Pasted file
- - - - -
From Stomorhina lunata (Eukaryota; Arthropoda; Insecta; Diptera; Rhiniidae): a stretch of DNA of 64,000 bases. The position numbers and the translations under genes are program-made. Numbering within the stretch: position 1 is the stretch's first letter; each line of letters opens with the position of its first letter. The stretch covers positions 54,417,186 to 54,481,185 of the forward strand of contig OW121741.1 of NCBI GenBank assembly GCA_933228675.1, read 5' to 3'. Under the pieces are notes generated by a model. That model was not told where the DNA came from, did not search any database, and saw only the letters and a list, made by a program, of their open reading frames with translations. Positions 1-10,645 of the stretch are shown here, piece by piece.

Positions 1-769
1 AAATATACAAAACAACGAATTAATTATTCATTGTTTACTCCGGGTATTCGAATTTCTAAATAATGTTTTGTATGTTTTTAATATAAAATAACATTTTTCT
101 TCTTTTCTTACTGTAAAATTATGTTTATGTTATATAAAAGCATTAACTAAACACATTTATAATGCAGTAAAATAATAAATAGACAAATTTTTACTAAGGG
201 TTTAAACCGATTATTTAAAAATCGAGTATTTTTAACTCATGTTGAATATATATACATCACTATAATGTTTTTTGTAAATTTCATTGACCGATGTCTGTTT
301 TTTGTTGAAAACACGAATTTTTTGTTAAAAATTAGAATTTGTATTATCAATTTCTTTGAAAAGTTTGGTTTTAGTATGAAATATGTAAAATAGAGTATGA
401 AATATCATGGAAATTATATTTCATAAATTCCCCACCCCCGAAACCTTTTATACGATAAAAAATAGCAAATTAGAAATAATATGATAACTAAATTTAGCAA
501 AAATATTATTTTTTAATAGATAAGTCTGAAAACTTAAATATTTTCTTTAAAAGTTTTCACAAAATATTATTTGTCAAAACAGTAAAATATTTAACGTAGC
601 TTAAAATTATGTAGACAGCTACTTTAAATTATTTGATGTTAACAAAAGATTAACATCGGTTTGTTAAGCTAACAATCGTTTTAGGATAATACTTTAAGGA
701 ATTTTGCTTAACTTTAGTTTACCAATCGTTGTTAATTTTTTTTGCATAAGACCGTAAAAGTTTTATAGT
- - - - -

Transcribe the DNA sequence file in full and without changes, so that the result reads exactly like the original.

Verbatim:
From Stomorhina lunata (Eukaryota; Arthropoda; Insecta; Diptera; Rhiniidae): a stretch of DNA of 64,000 bases. The position numbers and the translations under genes are program-made. Numbering within the stretch: position 1 is the stretch's first letter; each line of letters opens with the position of its first letter. The stretch covers positions 54,417,186 to 54,481,185 of the forward strand of contig OW121741.1 of NCBI GenBank assembly GCA_933228675.1, read 5' to 3'. Under the pieces are notes generated by a model. That model was not told where the DNA came from, did not search any database, and saw only the letters and a list, made by a program, of their open reading frames with translations. Positions 1-10,645 of the stretch are shown here, piece by piece.

Positions 1-769
1 AAATATACAAAACAACGAATTAATTATTCATTGTTTACTCCGGGTATTCGAATTTCTAAATAATGTTTTGTATGTTTTTAATATAAAATAACATTTTTCT
101 TCTTTTCTTACTGTAAAATTATGTTTATGTTATATAAAAGCATTAACTAAACACATTTATAATGCAGTAAAATAATAAATAGACAAATTTTTACTAAGGG
201 TTTAAACCGATTATTTAAAAATCGAGTATTTTTAACTCATGTTGAATATATATACATCACTATAATGTTTTTTGTAAATTTCATTGACCGATGTCTGTTT
301 TTTGTTGAAAACACGAATTTTTTGTTAAAAATTAGAATTTGTATTATCAATTTCTTTGAAAAGTTTGGTTTTAGTATGAAATATGTAAAATAGAGTATGA
401 AATATCATGGAAATTATATTTCATAAATTCCCCACCCCCGAAACCTTTTATACGATAAAAAATAGCAAATTAGAAATAATATGATAACTAAATTTAGCAA
501 AAATATTATTTTTTAATAGATAAGTCTGAAAACTTAAATATTTTCTTTAAAAGTTTTCACAAAATATTATTTGTCAAAACAGTAAAATATTTAACGTAGC
601 TTAAAATTATGTAGACAGCTACTTTAAATTATTTGATGTTAACAAAAGATTAACATCGGTTTGTTAAGCTAACAATCGTTTTAGGATAATACTTTAAGGA
701 ATTTTGCTTAACTTTAGTTTACCAATCGTTGTTAATTTTTTTTGCATAAGACCGTAAAAGTTTTATAGT